All in all, it was a great, rewarding morning, with lots of progress from each partnership. Now I need to plan next month’s “Gears to the Gaits” clinic!

Working a Young Horse

I’ve been working with a young horse all summer, who has really tested the patience and determination of his owner and rider, but thankfully she’s starting to reap the benefits.

He came to her as lightly backed, but we soon discovered that he’d been missing a key element in his training: consistency.

So we took him right back to square one, and the first couple of weeks were spent with them building a relationship and him learning the routine in his new home. He’s a tense, nervous little guy, and it comes out in bolshy behaviour, so his owner had to establish ground manners and wait until he started to feel confident before starting to work him.

Now because he had already been introduced to tack, lunging and long reining, not a huge amount of time needed to be spent notching up the girth hole by hole as he got used to the feel of the saddle on his back, but we soon found out that he had some undesirable behaviours when being worked in hand, such as napping, twisting his body, bunny hopping, and charging at you. The same when he was ridden.

When I first met them they’d had some positive in hand sessions, but not so positive ridden sessions and his owner had realised she’d bitten off more than she could chew and needed help.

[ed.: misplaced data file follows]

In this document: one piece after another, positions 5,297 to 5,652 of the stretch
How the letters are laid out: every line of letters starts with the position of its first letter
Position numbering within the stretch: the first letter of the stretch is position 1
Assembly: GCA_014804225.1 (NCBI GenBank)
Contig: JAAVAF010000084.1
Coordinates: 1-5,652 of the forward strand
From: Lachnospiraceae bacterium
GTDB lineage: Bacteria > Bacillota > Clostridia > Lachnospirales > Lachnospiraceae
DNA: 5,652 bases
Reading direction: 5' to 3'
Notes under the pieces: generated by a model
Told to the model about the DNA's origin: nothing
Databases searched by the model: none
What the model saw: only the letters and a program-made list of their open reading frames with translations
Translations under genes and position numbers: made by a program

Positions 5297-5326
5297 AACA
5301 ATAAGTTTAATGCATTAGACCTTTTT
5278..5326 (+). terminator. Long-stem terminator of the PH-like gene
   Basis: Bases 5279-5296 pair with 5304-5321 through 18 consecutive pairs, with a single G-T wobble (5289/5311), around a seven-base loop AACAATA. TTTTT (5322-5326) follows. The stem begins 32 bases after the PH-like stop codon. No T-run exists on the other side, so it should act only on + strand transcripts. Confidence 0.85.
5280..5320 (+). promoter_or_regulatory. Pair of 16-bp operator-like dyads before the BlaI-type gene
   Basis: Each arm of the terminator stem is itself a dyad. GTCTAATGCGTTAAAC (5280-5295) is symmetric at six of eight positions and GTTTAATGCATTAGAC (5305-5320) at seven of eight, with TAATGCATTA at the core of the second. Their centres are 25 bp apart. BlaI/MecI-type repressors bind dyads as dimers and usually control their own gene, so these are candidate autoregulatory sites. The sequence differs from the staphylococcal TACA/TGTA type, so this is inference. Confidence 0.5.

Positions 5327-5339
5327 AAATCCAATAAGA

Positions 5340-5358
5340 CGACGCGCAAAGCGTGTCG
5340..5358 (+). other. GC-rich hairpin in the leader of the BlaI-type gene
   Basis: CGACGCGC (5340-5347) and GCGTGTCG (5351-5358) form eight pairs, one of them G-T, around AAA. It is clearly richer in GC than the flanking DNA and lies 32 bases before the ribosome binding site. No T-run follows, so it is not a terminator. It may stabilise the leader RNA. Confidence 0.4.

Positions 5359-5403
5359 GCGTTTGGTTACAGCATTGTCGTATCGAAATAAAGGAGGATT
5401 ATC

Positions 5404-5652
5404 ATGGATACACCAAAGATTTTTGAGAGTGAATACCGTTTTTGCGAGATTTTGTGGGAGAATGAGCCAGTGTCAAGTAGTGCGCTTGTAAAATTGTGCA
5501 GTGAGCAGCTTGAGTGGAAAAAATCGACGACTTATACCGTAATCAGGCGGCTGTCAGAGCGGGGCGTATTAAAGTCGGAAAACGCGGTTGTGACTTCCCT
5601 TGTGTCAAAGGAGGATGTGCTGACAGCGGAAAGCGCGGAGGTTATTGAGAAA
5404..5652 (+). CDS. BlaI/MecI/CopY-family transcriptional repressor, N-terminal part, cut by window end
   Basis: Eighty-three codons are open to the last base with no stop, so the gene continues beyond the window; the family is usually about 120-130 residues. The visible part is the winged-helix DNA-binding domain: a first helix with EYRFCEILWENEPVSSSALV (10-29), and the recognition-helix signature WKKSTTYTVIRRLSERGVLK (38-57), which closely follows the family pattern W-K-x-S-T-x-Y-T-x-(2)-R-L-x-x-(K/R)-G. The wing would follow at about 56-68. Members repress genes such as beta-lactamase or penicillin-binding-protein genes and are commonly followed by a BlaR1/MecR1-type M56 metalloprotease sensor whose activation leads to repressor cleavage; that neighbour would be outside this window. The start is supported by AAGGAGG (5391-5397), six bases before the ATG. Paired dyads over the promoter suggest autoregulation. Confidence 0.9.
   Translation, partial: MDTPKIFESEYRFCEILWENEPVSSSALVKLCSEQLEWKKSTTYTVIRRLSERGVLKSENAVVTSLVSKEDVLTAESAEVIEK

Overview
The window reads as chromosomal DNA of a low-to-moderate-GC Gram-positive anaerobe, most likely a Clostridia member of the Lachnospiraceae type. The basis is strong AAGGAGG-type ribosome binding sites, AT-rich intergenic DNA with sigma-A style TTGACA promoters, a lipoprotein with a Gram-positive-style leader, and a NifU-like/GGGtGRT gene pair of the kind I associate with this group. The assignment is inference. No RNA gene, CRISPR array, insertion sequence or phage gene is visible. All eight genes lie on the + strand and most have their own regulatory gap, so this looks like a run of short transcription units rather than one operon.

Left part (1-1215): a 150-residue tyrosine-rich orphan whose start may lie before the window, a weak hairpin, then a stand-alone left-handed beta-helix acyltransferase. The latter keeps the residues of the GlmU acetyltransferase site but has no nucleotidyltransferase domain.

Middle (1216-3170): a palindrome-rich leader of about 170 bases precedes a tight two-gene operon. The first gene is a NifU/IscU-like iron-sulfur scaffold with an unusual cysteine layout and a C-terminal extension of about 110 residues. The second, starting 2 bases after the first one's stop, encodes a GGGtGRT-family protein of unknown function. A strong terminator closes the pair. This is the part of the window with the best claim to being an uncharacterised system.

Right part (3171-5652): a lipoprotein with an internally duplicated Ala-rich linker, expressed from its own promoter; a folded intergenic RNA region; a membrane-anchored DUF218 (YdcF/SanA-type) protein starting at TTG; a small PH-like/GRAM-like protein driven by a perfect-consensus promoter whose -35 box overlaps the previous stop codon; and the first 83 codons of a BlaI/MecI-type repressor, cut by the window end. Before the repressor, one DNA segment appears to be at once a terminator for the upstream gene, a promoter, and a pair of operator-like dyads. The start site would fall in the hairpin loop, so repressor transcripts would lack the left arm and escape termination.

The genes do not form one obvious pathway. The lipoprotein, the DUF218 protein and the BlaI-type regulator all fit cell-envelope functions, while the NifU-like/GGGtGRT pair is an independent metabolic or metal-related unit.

We decided to step back and focus on their long reining. They’d done some long reining around the farm tracks, which were going well, but weren’t doing any long reining in the arena, only riding, which wasn’t going so well. I completely agree that young horses should be educated outside the arena as much as possible, but this little horse didn’t have good associations with the arena. I believe this was because he was upset and confused about the ridden process and it was in a less familiar environment.

I think it stemmed from the lack of consistency in his backing process, as well as his individual personality, but as soon as the youngster was out of his comfort zone he displayed his “naughty behaviours” of napping and not going forwards. Starting to understand his personality and behaviour, we began to formulate a plan.